Time Equals Money?

In his 1970 book The Harried Leisure Class, Staffan Linder challenged the notion that time equals money. More money, he said, means more shopping and therefore less time. More recently, Juliet Schor argued in The Overworked American that the American workweek has been getting longer since the 1950’s—that we are a harried working class…

Whether harried from working or from shopping, we buy our homes in the suburbs to “get away from it all,” which increases our commute. As a reward for the long hours at work, we build homes that are on average twice as large as those built fifty years ago, only to find they require double the cleaning and yard work. We buy labor-saving appliances and then feel the need to enroll in the local fitness club. The cycle of consumption leaves us rich in things but poor in time.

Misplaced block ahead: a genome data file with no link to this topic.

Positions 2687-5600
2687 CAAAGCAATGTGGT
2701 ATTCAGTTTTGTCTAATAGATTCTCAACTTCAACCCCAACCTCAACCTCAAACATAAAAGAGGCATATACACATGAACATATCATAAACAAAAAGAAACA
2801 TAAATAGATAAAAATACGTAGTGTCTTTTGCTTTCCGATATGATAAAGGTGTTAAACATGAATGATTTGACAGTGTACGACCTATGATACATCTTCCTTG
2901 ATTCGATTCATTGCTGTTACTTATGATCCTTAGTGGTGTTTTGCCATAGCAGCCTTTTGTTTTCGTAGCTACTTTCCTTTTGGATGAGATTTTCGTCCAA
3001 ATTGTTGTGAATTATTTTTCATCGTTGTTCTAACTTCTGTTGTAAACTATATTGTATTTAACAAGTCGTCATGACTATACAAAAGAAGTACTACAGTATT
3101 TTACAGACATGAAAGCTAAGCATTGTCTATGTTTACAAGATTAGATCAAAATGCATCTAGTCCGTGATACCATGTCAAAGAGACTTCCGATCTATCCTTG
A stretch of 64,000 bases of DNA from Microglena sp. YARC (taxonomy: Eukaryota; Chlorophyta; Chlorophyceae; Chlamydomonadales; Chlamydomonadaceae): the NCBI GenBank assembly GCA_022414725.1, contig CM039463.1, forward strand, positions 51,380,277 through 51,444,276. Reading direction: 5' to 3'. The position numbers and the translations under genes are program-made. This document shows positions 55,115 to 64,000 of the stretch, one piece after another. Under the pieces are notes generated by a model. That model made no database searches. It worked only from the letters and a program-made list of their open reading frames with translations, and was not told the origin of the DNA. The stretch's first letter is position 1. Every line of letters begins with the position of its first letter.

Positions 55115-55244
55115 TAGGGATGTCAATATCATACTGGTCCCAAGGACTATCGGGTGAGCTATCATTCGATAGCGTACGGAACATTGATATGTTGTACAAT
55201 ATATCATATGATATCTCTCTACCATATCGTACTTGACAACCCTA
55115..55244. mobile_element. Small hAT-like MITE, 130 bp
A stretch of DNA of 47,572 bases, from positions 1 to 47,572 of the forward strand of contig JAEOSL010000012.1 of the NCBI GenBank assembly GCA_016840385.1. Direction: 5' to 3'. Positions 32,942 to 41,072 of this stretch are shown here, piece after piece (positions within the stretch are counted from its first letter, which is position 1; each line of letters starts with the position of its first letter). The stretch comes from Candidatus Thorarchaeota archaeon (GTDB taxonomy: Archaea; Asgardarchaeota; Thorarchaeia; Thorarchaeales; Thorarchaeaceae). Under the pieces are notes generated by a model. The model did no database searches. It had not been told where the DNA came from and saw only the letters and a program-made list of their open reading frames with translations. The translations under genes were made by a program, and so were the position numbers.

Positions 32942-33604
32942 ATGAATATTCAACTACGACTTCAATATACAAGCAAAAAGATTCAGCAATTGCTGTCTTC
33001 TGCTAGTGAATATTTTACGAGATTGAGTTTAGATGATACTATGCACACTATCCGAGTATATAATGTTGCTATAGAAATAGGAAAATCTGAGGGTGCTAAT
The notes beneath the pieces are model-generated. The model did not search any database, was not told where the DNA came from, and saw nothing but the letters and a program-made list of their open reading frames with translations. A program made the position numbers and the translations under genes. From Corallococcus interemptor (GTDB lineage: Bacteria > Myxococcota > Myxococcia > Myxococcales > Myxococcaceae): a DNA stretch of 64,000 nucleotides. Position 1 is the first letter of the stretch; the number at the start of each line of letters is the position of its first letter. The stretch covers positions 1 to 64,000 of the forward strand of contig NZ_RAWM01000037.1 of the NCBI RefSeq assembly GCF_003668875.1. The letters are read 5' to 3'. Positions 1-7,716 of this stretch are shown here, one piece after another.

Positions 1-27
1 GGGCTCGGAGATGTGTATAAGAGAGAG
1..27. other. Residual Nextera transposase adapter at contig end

Source: Karl E. Johnson. “Six Days Thou Shalt Labor, More or Less: Busyness and the Business of Heaven.” http://www.regenerator.com

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